iBook Author blurring the lines of App development... so to which to choose?

Discussion in 'iOS Programming' started by Borjan, Jan 20, 2012.

  1. Borjan macrumors regular

    Sep 28, 2004
    Hi there.

    Sorry if this is in the wrong forum, but thought I would get more of an expert opinion here.

    I was recently thinking of an iOS App idea. Obviously without giving away any ideas, think of it as a comedic/satirical guide type thing. Basic idea would be users pick categories, which open up individual ideas that will have some humorous pictures and text, possibly a video or two. So all in all a very basic app. I wouldn't be looking to draw information from online or anything.

    BUT THEN. iBook Author. This appears to do everything I want to do, plus would be relatively easy to do. Am I wrong in thinking that the new types of textbooks that Apple are touting are more App than eBook?

    Of course, there is the whole issue of iBooks being way less popular than Apps (for now) and what that would mean in terms of potential sales...

    As a disclaimer, I have the most minimal experience perl coding for one semester, so I know I'm not exactly an expert at this. But I've researched my idea in terms of trying to find if its been done before and after an hour of searching I'm not finding anything. I can definitely see it 'working'. And no, I'm not looking for mega riches, it would just be a fun side project.

    So yes, could someone more knowledgable than me explain the pro's and con's of developing my idea from an iBook vs App standpoint, bearing in mind the simplicity of what I'm looking to do, that would be great.
  2. forum user macrumors regular

    Aug 28, 2008
    Well, an iBook is all about content. Text, pictures, maybe movies are arranged into an interesting package. You want to present the content in the best possible way. Think along the lines of an author writing a document and how they don't care about bits and bytes or if-then-elses. An author would care about font faces, kerning, dpi and stuff.

    Programming is about solutions. A possible solution can be to present content. And, yes, you can write an app to present your content. Although you would want to consider what is the best tool for the job at your hand.

    That might be true "on average". You don't care about average. You want your book to be read.
    There is a large quantity of apps in script-kiddy-style that lower the average quality. And the same is true for books. Same as there are too many flashlight and fart apps, there are way to many books about Sun Tzu Art-of-War-in-who-cares-what (for example).

    In other words: If your content does interest the people it might even sell... ;)

    Just my 2c

    - Olaf
  3. chown33 macrumors 604

    Aug 9, 2009
    Sailing beyond the sunset
    How long do you want development and production to take? Not as an ideal value, but as an upper limit. If you don't care how long, then learning how to develop apps is just a question of time and practice.

    If you care about the content, and you care about how long it takes, then learning how to develop apps seems like the less expedient approach.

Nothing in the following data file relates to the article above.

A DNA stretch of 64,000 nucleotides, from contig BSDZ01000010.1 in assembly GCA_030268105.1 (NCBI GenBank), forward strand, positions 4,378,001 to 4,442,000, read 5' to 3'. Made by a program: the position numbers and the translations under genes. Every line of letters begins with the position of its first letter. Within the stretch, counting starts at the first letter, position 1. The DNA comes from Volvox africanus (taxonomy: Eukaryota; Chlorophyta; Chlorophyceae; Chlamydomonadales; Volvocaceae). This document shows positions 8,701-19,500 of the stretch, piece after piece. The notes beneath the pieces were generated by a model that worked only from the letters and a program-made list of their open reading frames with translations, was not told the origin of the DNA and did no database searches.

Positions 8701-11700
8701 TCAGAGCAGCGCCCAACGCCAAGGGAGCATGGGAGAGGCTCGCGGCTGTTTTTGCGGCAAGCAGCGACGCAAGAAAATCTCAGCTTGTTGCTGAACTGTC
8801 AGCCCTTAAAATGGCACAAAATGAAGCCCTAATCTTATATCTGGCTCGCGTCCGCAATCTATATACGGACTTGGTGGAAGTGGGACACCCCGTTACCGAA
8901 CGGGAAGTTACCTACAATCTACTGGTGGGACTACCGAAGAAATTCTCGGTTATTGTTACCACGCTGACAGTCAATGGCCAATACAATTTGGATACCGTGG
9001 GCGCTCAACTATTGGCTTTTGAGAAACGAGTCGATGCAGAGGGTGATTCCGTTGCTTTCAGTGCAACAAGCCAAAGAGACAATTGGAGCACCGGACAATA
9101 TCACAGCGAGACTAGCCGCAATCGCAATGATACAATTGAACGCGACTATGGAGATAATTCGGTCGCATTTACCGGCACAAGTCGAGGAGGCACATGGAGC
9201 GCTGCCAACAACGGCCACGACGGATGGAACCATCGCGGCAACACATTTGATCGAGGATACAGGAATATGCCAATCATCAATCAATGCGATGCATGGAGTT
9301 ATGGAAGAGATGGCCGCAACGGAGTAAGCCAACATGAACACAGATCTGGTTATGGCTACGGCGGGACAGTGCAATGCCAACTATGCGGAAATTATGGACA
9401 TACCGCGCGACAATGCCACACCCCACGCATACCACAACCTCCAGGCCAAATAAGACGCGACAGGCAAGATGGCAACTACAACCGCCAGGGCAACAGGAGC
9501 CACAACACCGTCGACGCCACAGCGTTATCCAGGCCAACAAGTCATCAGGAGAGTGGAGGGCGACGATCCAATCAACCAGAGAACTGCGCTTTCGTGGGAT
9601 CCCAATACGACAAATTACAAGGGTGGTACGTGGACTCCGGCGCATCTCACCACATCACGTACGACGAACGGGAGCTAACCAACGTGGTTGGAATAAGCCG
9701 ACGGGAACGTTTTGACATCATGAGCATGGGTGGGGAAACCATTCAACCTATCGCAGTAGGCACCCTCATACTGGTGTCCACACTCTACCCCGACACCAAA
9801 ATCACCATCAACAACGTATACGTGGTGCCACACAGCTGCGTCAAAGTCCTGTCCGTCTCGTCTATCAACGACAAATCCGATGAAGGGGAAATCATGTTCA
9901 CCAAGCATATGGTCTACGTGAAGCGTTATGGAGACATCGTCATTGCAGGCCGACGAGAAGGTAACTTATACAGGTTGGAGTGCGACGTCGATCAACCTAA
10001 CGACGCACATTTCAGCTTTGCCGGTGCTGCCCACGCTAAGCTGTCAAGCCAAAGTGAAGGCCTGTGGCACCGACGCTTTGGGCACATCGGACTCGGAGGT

Ultimately, it's something you need to try and find out for yourself. Try iBook Author. See what it can do. Not just in demos, but in actually producing what you want to produce.

    If you're happy with it, stick with it for a while. If you quickly hit its limits, then look into learning app development. If that turns out to be too complex, then maybe you should rescale your expectations for the content so it fits within available tools and skills. There's nothing wrong with that. It happens to app developers every day.

    I haven't looked at iBook Author, but I think it's unlikely that highly interactive and detailed behaviors are completely free of all programming. I doubt there's going to be a "connect the boxes" level of development (as in Automator) that semi-magically results in a highly detailed physics simulation. So at some level of complexity, it's likely that a programmer would be needed, and that's probably someone familiar with JavaScript and CSS. You might trade for those skills, find a volunteer, learn them yourself, or pay a contractor. Cross that bridge when you come to it, if ever.
  4. newtoiphonesdk macrumors 6502a

    Jul 30, 2010
    Don't forget that while submitting may be free, you have to provide a isbn for each thing you submit with iBooks author. That can be as much as $125 for every production, if you develop lots of apps, it could get expensive trying to do all in author.
  5. xStep macrumors 68000

    Jan 28, 2003
    Less lost in L.A.
    Map out your app/book flow, learn iBook Author, see if your idea fits into that. If not, then look at alternatives. Perhaps a full app, or a combination of app and the web framework would work.

    You mentioned that "users pick categories". I wonder if that would really work in an app designed to create a book. What would you use, chapters maybe.
  6. amorya macrumors 6502

    Jun 17, 2007
    It's only that costly if you buy them one at a time. You can get 10 ISBNs for $250, for example.
  7. newtoiphonesdk macrumors 6502a

    Jul 30, 2010
    Still, it is not really a FREE way to get content out there. If you develop 10 apps it costs $99/year. Just basically a lot of costs that were not stated at their press event...everyone thinks...cool way to make stuff and get it out easily, and then realizes there are a lot of pains to it.

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